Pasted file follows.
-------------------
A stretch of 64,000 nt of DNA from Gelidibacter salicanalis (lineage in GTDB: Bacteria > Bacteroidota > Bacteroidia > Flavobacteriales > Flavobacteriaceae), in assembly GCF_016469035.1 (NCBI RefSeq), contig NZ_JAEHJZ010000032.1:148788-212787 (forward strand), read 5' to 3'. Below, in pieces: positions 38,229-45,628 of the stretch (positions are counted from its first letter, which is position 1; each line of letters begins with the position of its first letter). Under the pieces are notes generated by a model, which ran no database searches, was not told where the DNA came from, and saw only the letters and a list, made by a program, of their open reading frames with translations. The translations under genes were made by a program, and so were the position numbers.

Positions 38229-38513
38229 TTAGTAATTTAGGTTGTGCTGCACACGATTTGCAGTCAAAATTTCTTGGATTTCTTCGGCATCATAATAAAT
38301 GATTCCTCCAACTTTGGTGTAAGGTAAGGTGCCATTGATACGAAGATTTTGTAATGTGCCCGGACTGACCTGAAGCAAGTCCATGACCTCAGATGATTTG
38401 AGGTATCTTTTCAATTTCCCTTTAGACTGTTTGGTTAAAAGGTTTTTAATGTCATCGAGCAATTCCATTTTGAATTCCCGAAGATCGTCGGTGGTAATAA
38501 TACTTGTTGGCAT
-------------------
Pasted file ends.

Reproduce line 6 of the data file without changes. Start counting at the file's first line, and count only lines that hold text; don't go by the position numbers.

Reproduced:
38501 TACTTGTTGGCAT